Several years ago, at a risk management presentation I was giving to officers and directors of a major bank in the Dominican Republic, I asked the bank's principal owner how he handled AML compliance for accounts of local money service businesses. He replied that he did not allow any of them to open accounts at the bank, due to their extremely high-risk nature, chronic AML deficiencies, and probability of influence or control of narcotics traffickers.
How can a small, suburban New Jersey bank process more than $1.5bn in transactions with four Casas de Cambio, located in such high-risk jurisdictions as Mexico and the Dominican Republic, for over two years, without being noticed by US regulators and law enforcement agencies ? That's what happened at the now-defunct tiny (and undercapitalized) Saddle River Valley Bank, of Montclair, New Jersey. What's wrong with this picture ?
The bank, whose holding company was recently handed an $8.2m civil penalty by OCC, FinCEN, and the US Attorney in the District of New Jersey, admitted that it failed to file 190 SARs. Surely all this traffic, particularly with Mexican Casas de Cambio, must have been noticed by Federal law enforcement agencies, who were already watching the MSBs for other reasons. And what about those Dominican Casas de Cambio; I know that they are regular investigative targets.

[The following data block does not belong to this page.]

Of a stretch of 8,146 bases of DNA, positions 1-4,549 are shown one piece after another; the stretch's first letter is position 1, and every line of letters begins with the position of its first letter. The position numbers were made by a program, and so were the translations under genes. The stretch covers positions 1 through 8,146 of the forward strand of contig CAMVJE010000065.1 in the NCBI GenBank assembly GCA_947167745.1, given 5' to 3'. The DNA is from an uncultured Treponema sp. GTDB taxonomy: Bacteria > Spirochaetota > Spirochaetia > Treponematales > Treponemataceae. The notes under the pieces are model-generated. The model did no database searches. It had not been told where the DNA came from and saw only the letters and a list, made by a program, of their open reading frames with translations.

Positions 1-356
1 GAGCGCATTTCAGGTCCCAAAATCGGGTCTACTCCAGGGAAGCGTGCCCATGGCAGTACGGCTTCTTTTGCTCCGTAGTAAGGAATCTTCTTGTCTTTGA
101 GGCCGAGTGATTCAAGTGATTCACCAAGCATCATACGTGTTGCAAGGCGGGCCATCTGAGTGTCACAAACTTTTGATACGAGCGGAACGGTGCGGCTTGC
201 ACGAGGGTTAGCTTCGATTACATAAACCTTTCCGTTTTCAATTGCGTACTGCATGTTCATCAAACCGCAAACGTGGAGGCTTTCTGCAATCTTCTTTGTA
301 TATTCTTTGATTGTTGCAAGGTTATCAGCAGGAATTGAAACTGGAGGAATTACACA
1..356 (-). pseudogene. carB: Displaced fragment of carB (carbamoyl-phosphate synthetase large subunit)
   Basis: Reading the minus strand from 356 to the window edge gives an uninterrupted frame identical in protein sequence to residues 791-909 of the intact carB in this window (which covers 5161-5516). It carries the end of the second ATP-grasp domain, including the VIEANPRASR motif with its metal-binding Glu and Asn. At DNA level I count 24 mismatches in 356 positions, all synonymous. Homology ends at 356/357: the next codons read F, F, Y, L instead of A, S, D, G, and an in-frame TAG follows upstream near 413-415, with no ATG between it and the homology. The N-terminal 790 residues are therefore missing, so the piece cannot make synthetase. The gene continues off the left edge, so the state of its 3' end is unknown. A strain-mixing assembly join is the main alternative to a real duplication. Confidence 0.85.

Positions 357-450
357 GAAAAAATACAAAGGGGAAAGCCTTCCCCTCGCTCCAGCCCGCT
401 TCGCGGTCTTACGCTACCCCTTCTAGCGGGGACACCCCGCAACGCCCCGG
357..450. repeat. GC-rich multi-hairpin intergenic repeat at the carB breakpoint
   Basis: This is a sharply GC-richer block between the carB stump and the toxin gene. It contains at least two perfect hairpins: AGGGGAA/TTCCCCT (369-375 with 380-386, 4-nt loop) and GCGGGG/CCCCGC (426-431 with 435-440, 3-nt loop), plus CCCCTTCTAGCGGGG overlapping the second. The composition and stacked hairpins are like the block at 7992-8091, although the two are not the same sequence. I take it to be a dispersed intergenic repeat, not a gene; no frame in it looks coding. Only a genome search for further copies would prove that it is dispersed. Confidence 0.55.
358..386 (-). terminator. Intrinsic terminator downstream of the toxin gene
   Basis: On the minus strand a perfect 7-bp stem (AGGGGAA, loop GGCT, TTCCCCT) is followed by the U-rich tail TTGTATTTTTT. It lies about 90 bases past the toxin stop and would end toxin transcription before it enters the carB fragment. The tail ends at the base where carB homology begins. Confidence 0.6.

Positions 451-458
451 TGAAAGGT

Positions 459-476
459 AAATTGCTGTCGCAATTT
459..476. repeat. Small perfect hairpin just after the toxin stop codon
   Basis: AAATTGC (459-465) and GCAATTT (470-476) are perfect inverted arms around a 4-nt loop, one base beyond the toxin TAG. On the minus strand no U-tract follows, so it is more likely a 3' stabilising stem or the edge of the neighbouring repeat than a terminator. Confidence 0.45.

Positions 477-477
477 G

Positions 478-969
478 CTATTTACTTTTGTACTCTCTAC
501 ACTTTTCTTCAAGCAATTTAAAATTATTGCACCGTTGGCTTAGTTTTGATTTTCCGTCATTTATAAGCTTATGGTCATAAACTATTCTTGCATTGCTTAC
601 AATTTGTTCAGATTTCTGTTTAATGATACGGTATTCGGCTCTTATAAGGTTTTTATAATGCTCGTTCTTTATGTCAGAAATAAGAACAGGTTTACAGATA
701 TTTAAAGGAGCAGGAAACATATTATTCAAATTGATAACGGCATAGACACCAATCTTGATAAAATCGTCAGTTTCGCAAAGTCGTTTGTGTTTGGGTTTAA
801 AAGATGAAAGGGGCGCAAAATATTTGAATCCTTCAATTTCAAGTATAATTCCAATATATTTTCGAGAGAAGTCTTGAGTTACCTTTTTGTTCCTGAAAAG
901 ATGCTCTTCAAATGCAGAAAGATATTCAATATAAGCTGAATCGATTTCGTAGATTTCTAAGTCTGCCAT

What this case demonstrates is the folly of long-term monitoring; allowing these MSBs to move billion of dollars through a US bank, while you patiently monitor the target, allows the money launderers to sue the bank, and then move on to another, as yet unknown to you, and do it again.
I am aware that the idea is to identify all the narcotics traffickers involved, but this method, which appears to be ingrained in law enforcement policy, results in major short-term successes for the money launderers. When you have cleaned over a billion dollars, as a money launderer, they have beaten the system; filing criminal indictments two to four years later is too little, too late, in my opinion.